Republican actions cause fear of roll back of Clinton’s environmental protections
A government report on fossil fuel potential in newly-designated National Monuments, a consultation on their uses and failure to legally protect a rule blocking road development in national forests have raised doubts that the areas are to be protected as intended.
“We must modify our public land policies so we can start solving our own energy problems instead of looking to other governments to solve them for us,” House Resources Committee Chairman James V. Hansen, a Utah Republican, said as he announced the governmental US Geological Survey. The report names five of the 21 monuments Clinton that created from 1999 as having the potential to produce moderate to high volumes of oil and gas.
Opponents of oil and gas exploration fear that the government will turn to the five monuments if the Bush administration fails to get Congress to allow controversial oil exploration in Alaska’s Arctic National Wildlife Refuge. The five are: Colorado’s Canyons of the Ancients National Monument; California’s Coastal National Monument and Carrizon Plain National Monument; Hanford Reach National Monument in Washington state; and the Upper Missouri River Breaks National Monument in Montana. The report also said that a sixth monument, the Grand Staircase Escalante Monument in Utah, might have “mammoth coal and coal bed gas reserves.”
In the same week, Interior Secretary Gale Norton asked state and local officials in the nine states and one territory where the new monuments are located for suggestions on how the federal lands should be used and managed. “Are there boundary adjustments that the department should consider recommending?” Norton reportedly asked Arizona Governor Jane Hull. “Are there existing uses inside these monuments that we should accommodate? I would like to know your views on vehicle use, access to private (land) inholdings, rights-of-way, grazing and water rights, as well as the wide spectrum of other traditional multiple uses.” In February, Norton announced that there would be no governmental initiative to adjust the boundaries of the new national monuments and alter the rules governing commercial activities within them (see related story).
Norton has been deeply critical of Clinton and former Interior Secretary, Bruce Babbitt, for failing to consult with local interests before designating the monuments and for not providing adequate funds for their management. “We are dedicated to charting a new course of responsibility. President Bush and I want to partner with local people at the beginning – not at the end of the process,” Norton said. Clinton, under the 1906 Antiquities Act, created more National Monuments during his tenure than any other president, including some 4,700 square miles (12,000 sq km) in his final 13 months in office.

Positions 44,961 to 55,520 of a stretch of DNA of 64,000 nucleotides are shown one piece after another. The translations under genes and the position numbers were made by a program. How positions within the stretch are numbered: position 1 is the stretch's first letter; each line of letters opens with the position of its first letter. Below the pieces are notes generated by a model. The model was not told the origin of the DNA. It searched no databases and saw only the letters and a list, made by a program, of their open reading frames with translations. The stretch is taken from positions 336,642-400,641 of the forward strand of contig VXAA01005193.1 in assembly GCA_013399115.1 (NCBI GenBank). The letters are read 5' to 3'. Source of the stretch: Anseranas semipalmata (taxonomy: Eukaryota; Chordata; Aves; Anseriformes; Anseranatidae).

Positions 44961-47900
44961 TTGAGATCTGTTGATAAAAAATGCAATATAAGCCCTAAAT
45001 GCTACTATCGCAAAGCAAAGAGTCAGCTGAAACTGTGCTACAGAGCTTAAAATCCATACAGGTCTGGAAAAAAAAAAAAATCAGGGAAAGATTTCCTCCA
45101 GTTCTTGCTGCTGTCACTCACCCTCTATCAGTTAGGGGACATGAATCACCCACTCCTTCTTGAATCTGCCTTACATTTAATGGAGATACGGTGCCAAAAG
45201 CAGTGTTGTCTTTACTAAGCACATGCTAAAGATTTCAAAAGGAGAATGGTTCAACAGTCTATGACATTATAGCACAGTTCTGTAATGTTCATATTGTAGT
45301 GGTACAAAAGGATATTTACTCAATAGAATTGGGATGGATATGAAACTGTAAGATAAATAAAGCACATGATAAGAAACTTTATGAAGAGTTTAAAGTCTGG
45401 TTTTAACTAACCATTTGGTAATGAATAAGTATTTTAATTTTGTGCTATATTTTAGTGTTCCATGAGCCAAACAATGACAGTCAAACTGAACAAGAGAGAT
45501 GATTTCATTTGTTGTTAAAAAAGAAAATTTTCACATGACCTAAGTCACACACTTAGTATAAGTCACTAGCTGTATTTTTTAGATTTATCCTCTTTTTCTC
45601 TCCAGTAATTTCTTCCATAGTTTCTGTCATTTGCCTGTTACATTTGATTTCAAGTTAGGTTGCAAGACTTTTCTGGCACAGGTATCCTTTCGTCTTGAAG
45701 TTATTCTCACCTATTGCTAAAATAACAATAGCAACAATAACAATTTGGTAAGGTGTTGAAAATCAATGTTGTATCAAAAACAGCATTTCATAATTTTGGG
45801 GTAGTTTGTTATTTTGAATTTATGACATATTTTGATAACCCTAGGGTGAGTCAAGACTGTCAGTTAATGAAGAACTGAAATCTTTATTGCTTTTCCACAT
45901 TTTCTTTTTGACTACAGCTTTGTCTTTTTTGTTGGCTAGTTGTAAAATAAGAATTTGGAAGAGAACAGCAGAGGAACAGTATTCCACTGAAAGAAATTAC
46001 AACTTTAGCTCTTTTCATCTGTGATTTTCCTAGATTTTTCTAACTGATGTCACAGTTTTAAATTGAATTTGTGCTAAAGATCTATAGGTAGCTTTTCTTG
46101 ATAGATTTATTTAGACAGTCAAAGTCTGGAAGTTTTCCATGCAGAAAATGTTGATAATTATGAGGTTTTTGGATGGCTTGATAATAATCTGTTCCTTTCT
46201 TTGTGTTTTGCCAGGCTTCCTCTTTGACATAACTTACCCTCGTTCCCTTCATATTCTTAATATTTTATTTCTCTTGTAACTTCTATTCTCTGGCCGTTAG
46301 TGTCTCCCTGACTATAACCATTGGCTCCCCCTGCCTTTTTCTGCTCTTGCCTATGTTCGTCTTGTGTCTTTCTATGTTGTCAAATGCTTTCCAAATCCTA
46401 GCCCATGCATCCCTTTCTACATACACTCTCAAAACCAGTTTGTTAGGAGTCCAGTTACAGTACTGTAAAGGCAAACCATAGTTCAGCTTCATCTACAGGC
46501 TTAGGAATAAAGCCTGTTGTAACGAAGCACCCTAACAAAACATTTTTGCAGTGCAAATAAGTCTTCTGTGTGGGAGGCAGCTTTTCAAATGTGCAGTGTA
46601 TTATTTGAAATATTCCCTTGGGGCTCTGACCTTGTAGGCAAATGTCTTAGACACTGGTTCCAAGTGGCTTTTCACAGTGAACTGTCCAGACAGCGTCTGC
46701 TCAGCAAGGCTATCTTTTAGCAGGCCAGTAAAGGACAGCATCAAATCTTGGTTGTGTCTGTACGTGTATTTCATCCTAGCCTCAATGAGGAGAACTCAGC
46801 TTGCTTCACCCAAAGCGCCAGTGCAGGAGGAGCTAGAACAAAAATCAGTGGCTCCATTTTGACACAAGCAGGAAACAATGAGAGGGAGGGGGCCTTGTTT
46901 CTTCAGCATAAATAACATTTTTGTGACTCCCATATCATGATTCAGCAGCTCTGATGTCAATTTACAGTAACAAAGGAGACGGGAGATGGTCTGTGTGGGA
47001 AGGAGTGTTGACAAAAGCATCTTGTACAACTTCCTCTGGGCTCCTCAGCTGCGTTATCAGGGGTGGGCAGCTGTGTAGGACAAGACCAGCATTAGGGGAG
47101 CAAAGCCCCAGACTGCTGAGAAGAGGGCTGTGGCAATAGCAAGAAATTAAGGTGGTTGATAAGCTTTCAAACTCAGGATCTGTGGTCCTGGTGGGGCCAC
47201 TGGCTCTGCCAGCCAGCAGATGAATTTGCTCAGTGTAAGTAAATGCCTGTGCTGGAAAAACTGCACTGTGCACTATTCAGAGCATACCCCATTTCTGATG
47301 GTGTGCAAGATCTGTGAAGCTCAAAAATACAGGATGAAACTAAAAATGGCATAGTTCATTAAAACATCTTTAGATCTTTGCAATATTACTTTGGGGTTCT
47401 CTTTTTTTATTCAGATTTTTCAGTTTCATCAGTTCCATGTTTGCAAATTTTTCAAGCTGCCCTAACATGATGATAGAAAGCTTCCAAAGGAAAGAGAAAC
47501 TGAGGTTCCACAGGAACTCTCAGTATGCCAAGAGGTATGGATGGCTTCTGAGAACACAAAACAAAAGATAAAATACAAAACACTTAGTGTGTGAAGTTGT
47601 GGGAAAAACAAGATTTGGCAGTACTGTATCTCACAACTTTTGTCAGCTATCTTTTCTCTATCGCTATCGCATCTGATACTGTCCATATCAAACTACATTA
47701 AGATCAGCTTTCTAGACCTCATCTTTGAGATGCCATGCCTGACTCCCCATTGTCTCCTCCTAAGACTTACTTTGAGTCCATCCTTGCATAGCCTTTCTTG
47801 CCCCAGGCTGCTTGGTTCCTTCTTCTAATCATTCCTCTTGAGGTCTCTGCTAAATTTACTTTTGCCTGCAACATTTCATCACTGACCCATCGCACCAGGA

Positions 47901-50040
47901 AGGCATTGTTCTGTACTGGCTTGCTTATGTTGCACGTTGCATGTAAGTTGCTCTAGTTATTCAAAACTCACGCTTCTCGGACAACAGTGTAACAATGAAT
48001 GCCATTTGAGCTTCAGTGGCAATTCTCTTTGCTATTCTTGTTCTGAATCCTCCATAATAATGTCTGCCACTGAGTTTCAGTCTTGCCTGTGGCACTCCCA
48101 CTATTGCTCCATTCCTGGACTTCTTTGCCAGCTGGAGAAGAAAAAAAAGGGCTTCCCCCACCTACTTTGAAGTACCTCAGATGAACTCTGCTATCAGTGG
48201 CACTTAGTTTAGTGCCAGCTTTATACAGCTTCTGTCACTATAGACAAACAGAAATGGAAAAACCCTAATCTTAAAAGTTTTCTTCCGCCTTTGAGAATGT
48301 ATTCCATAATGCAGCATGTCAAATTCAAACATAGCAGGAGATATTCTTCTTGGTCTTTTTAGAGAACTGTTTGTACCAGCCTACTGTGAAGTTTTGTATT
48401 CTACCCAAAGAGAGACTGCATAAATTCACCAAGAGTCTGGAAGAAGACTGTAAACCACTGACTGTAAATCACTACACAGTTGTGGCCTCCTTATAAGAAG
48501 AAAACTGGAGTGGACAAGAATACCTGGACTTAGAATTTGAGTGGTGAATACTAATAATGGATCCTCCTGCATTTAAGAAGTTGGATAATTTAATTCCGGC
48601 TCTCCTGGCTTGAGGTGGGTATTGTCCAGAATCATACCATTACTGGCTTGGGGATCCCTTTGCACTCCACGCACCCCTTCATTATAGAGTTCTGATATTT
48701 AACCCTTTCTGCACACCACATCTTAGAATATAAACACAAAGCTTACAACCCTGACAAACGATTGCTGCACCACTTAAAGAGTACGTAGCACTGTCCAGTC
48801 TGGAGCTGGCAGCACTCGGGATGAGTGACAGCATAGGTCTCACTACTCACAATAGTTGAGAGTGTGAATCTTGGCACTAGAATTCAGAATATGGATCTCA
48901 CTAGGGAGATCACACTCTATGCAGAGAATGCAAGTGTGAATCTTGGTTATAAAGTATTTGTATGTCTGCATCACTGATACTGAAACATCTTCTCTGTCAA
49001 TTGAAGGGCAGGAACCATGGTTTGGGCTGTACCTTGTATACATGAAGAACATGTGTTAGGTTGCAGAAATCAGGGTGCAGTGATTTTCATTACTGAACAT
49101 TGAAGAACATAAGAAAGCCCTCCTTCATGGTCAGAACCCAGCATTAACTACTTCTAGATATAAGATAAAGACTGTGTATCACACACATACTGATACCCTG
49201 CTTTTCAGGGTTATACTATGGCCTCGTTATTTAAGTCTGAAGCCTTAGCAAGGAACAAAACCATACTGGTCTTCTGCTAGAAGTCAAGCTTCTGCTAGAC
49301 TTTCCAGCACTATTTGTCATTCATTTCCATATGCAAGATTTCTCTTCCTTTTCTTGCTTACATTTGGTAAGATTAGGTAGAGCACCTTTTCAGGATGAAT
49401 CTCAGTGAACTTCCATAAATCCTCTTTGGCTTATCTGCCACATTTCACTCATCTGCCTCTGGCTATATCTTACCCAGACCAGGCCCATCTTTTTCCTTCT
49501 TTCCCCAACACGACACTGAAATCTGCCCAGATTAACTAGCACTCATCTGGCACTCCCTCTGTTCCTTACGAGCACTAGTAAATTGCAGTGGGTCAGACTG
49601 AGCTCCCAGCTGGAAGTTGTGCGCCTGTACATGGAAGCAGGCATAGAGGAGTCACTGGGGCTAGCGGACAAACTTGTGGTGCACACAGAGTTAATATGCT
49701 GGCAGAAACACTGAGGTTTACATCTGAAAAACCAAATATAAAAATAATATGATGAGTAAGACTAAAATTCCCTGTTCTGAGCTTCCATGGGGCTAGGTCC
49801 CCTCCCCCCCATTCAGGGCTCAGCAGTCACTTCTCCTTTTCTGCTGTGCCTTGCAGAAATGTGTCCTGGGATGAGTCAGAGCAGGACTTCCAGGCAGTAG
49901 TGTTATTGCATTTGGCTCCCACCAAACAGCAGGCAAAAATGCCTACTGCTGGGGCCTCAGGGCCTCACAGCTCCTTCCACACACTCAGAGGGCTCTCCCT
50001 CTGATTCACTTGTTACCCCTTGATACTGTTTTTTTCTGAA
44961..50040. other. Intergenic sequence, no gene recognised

Environmentalists, however, see Norton’s comments as proof of the beginning of reducing the protections. “This is an obvious attempt to solicit ideas from people who oppose the national monuments as to how to unravel them and get rid of the protections afforded the sensitive resources within them,”’ said Dave Alberswerth of The Wilderness Society.
The House Resources Committee approved legislation changing the status of the Craters of the Moon National Monument in Idaho, which Clinton expanded 10-fold last autumn, to that of a national preserve so that hunters can continue to use it.
Meanwhile, in federal court on 30 March, the Bush Administration did not defend the Roadless Area Conservation Rule introduced under Clinton against a request from timber giant Boise Cascade and the state of Idaho for a preliminary injunction and delayed commenting on the process until 4 May. The rule, which would ban roadbuilding and logging in roadless areas of national forests (see related story), is being defended by eight environmental groups represented by the Earthjustice Legal Defense Fund.
Boise Cascade and the state of Idaho argue that logging and roadbuilding are necessary to reduce the risk of forest fires but Earthjustice see only selfish interests. “Today’s action is yet another example of [the Bush administration’s] extreme and dangerous agenda targeted at gutting America’s environmental protections,” said Doug Honnold, attorney for Earthjustice. “This rule may not be popular with the extractive interests who helped get Bush into office, but it is extremely popular with the American public and it should be allowed to be implemented.”
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